**Figure 1. shows the integrand that MUonE plans to measure as discussed in the text. **

With a muon beam with an average flux of the order of 10^{7} μ’s/s as the one present in the CERN North Area complex, a statistical accuracy of the order of 0.3% on a^{HLO}_{µ} could be reached in a couple of years of data taking. The challenge of the proposed measurement is the control of the systematics, both on the theoretical and experimental side, at a comparable level of accuracy.

On the theory side there is an intense research program as part of this project, including important efforts by the lattice QCD community. Calculations are under way to improve the evaluation of the leading order contribution to a_{μ}, due to the hadronic vacuum polarization corrections to the one-loop diagram, as well as the next-to-leading (NLO) hadronic ones. Very recently, also the next-to-next-to-leading (NNLO) hadronic corrections have been addressed, by computing the insertions of hadronic vacuum polarization diagrams and estimating the hadronic light-by-light contributions.

Moreover, the collaboration has proposed a design for the MUonE detector; a modular system, made up of 40 identical stations, each consisting of a 15 mm thick layer of Be (or ~1.0 mm C) followed by three silicon tracking layers, covering a lever arm of about a meter. The detector is sketched in Fig. 2. The transversal size is small, 10x10 cm, but it is enough to contain the kinematics of an elastic event. The configuration must provide an angular resolution for the outcoming directions of the muon and electron to better than 0.02 mrad. The tracker will be the heart of the MUonE detector, and the measurement will be based on the two outgoing angles, of muon and electron, and their kinematical correlation.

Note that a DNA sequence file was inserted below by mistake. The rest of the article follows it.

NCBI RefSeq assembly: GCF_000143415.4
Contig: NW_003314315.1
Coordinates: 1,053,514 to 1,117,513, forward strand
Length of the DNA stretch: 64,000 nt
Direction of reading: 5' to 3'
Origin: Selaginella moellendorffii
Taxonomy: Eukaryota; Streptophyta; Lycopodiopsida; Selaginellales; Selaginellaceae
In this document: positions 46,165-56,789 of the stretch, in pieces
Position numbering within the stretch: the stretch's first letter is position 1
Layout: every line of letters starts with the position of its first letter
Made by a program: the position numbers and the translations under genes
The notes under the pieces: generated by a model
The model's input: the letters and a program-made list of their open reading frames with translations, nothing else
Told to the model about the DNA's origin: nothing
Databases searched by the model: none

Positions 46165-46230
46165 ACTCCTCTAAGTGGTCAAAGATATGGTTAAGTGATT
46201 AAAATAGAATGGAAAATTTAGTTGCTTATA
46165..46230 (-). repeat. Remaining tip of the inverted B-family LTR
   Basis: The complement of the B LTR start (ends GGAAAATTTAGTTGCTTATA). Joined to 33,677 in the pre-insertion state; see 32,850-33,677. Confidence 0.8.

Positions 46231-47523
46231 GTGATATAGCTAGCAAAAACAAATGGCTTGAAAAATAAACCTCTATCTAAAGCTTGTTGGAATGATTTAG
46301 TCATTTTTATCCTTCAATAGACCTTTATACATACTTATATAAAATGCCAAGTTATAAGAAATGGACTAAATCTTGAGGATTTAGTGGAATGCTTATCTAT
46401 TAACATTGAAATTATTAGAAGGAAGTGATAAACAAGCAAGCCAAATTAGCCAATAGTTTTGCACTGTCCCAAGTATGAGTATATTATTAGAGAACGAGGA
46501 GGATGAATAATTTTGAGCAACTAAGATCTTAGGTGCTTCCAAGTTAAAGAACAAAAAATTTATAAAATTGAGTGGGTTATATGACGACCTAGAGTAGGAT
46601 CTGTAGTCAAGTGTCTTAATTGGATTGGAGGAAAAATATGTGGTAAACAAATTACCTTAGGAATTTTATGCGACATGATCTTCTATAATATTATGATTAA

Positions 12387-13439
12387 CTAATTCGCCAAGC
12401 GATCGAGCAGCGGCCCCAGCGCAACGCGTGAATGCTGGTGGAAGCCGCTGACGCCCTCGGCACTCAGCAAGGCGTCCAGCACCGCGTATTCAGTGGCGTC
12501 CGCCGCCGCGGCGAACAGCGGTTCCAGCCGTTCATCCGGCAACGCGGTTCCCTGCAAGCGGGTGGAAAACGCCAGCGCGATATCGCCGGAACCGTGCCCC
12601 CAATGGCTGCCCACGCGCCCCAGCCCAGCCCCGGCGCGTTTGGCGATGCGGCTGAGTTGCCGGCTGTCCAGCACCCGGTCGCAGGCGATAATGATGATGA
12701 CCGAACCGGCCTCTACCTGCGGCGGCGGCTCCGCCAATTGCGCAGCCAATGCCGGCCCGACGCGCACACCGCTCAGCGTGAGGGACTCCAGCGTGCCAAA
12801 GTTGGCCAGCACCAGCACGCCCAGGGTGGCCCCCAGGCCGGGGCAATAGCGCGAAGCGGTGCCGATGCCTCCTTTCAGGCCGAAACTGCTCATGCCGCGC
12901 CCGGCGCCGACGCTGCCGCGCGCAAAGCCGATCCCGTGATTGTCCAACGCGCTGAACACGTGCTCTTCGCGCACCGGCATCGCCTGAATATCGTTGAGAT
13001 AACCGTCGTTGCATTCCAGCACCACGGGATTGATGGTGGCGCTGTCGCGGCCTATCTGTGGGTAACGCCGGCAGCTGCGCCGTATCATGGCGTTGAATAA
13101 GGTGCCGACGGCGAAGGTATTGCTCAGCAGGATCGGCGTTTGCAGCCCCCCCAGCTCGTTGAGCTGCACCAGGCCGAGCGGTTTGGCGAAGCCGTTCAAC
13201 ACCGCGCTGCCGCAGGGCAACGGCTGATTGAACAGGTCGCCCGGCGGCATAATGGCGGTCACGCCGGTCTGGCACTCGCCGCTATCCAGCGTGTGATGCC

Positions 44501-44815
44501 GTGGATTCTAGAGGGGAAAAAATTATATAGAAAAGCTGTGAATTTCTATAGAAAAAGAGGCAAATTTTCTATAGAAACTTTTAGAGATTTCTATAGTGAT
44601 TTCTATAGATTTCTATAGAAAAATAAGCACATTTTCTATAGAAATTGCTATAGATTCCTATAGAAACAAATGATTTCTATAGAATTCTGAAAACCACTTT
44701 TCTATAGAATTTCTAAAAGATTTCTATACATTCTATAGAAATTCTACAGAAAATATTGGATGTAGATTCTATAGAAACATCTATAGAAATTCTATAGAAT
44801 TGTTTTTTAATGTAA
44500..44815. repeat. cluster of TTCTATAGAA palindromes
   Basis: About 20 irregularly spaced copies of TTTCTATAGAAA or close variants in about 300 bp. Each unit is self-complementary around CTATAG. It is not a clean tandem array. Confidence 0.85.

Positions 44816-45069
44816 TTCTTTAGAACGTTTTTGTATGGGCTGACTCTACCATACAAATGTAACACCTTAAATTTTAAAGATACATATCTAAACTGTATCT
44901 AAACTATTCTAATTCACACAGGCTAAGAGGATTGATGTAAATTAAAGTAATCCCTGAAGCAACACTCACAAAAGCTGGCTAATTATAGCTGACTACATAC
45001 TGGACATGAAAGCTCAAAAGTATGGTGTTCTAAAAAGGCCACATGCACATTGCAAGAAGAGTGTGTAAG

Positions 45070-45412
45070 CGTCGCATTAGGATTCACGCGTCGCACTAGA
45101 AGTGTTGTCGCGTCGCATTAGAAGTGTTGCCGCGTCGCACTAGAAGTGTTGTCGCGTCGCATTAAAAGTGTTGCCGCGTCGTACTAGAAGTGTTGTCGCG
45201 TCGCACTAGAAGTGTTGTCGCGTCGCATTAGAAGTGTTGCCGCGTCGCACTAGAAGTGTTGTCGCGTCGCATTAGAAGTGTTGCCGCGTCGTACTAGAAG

**Figure 2. Drawing of the detector of the proposed MUonE experiment. **

The design of the detector and a trigger that can address the systematic uncertainties is one of the main challenges for MUonE. The silicon sensors, the electronics and the DAQ architecture are inspired from the CMS tracker upgrade-II project, which has agreed to provide the MUonE collaboration with the necessary 40 stations of the final detector.

Two beam tests took place in 2017 (in H8 line) and in 2018 (downstream the COMPASS detector). In 2017 the aim was to test how precisely one can model the multiple scattering of electrons towards the low energy range. The data taken in 2018, running with muons, aim at studying elastic scattering events and their kinematical correlation. If approved, the experiment should run during the Run 3 period. You can read more details in [3].

**Further Reading**

[1] F. Jegerlehner, Acta Phys.Polon. B49 (2018), arXiv:1804.07409; EPJ Web Conf. 166 (2018) 00022, arXiv:1705.00263.

[2] G. Abbiendi, C.M. Carloni Calame, U. Marconi, C. Matteuzzi, G. Montagna, O. Nicrosini, M. Passera, F. Piccinini, R. Tenchini, L. Trentadue, G. Venanzoni, Eur. Phys. J. C 77 (2017) no.3, 139